In the first-ever test of the appeal process set forth in Wisconsin’s Wind Siting Rule (PSC 128), the Public Service Commission (PSC) reviewed and upheld Green County’s approval last fall of a 24-turbine, 65-megawatt (MW) wind project slated for development there. Following the county’s original decision, local wind farm opponents petitioned the PSC to invalidate the project’s permit, contending that the developer’s application was incomplete.
On June 11, the PSC denied the petition on a 3-0 vote, and in so doing removed the last remaining legal obstacle from the project’s path. As it stands today, the Sugar River wind farm is fully compliant with the standards set forth in the statewide rule relating to public health and safety, and may now proceed to construction.
Advanced by EDF Renewables, a nationally prominent renewable energy producer, Sugar River is capable of generating enough electricity to equal the consumption of 20,000 Wisconsin households. When operational, Sugar River will also yield about $260,000 in annual revenues, with nearly $152,000 going to Green County and more than $108,000 to the Town of Jefferson. Before ground can be broken, however, EDF will need to either sign a power purchase agreement with an off-taker or agree to sell the wind farm to an electric provider when construction is complete.
Sugar River was one of the first two wind energy proposals in 2019 to go through the local government review process specified in PSC 128. The other proposed wind farm, the 99 MW Red Barn project in Grant County, secured a conditional use permit in July 2019. No appeal of Grant County’s decision was filed. Like Sugar River, Red Barn is expecting to begin operation in the second half of 2021, assuming a partnership has been forged with an electric provider.
Sugar River provided the first significant test of PSC 128 after the rule narrowly survived a repeal vote during the 2011-2012 legislative session. The rule establishes a mechanism whereby a citizen group or a development company may challenge a local government decision on a proposed wind farm. Under this appeal process, the PSC’s role is to ascertain whether the local government adhered to all the standards and procedures in rendering a decision on a wind farm proposal.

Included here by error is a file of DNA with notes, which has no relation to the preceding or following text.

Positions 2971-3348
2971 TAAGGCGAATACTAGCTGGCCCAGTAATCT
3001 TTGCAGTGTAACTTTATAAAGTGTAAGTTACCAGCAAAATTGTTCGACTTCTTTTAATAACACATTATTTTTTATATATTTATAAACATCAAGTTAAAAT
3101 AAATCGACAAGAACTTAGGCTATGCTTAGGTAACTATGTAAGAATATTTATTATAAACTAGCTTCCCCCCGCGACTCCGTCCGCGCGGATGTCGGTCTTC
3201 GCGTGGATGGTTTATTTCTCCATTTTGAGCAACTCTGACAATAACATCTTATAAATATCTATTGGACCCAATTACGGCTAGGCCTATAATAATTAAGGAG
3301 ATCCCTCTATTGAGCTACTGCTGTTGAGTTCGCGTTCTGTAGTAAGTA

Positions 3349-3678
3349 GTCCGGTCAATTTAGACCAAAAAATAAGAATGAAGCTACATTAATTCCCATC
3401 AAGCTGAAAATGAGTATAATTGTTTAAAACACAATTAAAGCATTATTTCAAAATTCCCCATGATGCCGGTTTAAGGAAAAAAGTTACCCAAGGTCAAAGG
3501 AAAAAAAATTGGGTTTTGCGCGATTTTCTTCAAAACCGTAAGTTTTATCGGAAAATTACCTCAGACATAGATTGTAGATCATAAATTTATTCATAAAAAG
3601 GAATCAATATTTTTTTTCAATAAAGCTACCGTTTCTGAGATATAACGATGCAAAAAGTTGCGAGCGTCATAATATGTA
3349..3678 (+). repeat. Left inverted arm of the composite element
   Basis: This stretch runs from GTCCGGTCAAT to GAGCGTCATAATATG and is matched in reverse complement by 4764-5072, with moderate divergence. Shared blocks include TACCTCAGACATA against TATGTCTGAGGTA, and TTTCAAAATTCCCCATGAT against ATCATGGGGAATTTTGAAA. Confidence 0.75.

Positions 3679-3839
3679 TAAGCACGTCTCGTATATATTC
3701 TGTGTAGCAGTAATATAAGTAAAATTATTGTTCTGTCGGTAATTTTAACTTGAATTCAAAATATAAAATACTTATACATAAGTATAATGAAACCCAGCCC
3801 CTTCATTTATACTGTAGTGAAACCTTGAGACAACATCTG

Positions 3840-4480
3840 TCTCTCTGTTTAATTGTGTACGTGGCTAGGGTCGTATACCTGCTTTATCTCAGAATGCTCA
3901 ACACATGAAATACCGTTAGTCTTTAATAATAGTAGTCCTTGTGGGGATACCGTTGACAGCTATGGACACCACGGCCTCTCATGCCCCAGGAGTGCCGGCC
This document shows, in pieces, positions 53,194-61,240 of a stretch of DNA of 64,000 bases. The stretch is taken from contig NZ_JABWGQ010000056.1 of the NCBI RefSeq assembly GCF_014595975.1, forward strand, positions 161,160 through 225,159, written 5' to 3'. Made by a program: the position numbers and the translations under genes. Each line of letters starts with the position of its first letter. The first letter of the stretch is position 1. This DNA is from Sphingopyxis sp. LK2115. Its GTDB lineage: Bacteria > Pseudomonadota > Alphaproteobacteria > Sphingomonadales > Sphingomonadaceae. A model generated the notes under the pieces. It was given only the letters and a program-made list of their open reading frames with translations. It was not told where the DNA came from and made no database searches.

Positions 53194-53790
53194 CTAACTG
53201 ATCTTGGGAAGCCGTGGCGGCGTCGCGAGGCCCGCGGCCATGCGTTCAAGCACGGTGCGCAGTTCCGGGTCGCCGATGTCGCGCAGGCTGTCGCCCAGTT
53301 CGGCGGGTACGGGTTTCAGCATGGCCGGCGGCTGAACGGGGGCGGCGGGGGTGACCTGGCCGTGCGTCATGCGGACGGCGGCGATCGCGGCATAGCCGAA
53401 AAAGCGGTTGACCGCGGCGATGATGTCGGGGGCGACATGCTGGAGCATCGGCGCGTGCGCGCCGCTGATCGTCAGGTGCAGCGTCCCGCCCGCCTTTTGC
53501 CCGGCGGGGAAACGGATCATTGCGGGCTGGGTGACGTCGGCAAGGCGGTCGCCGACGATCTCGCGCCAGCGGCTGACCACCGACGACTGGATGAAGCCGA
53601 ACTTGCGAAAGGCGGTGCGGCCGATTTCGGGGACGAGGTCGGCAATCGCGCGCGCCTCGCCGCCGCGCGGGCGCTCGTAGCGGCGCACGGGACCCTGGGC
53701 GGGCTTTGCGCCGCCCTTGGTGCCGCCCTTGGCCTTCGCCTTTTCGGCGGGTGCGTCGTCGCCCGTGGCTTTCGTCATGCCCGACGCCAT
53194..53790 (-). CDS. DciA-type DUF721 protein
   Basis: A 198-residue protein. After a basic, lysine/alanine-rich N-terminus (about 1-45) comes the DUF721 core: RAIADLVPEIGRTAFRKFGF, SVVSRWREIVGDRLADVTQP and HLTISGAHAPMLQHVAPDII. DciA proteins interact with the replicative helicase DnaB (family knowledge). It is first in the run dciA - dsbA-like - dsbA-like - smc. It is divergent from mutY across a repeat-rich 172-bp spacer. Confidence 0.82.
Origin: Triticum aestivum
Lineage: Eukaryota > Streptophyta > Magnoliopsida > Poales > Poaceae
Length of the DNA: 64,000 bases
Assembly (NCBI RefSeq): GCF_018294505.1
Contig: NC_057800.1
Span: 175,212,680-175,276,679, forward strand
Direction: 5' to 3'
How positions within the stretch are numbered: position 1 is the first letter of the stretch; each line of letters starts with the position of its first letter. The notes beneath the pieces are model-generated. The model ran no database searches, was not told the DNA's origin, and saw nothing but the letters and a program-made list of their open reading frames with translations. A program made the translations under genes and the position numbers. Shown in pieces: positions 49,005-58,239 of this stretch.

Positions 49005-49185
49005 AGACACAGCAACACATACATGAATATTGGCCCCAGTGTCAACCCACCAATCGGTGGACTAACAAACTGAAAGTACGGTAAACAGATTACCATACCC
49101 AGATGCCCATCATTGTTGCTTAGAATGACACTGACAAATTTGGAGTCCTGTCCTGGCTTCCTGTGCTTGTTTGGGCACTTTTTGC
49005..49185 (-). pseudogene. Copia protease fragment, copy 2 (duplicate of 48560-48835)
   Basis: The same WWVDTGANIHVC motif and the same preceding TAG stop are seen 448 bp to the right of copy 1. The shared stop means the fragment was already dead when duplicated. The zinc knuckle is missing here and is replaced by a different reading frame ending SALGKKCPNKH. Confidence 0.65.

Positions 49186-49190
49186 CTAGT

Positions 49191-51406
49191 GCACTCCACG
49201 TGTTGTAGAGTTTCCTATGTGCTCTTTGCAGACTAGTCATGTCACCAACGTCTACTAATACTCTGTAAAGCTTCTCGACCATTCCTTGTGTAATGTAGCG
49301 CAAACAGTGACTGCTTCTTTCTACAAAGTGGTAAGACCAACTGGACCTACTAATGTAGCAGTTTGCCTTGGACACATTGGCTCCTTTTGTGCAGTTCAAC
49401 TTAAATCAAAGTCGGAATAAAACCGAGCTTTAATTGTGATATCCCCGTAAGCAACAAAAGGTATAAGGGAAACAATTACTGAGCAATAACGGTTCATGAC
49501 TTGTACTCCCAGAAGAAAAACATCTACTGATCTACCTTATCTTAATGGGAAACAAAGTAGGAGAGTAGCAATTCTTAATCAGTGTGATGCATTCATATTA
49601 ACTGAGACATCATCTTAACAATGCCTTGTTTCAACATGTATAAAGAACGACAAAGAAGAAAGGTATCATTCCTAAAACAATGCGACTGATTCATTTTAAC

In the case of Sugar River, the PSC agreed to take up the appeal filed by No Green County Wind in October 2019. Before rendering its decision, the PSC invited interested parties to submit comments on the matter. In its comments, RENEW expressed its support for the Sugar River project, as well as the regulatory framework that allowed the project to be given a fair hearing at every step of its permitting journey. The PSC plans to issue a written decision in July.
The approvals of Sugar River and Red Barn signal the end of a protracted lull in wind development activity lasting from 2011 to 2017. Between an adverse political environment and a glut of generating capacity, wind energy development stalled in Wisconsin. During the dry spell here, developers flocked to greener pastures in neighboring states. The door reopened slightly when Dairyland Power Cooperative agreed to purchase electricity generated from Quilt Block Wind Farm, which started operating in November 2017.
Though local opposition to wind development remains very much alive today, the experience with Sugar River attests to the strength and durability of Wisconsin’s Wind Siting Rule, which foretokens brighter days for the wind power industry here.
To learn more about the Sugar River Wind Farm, visit these previous blog posts.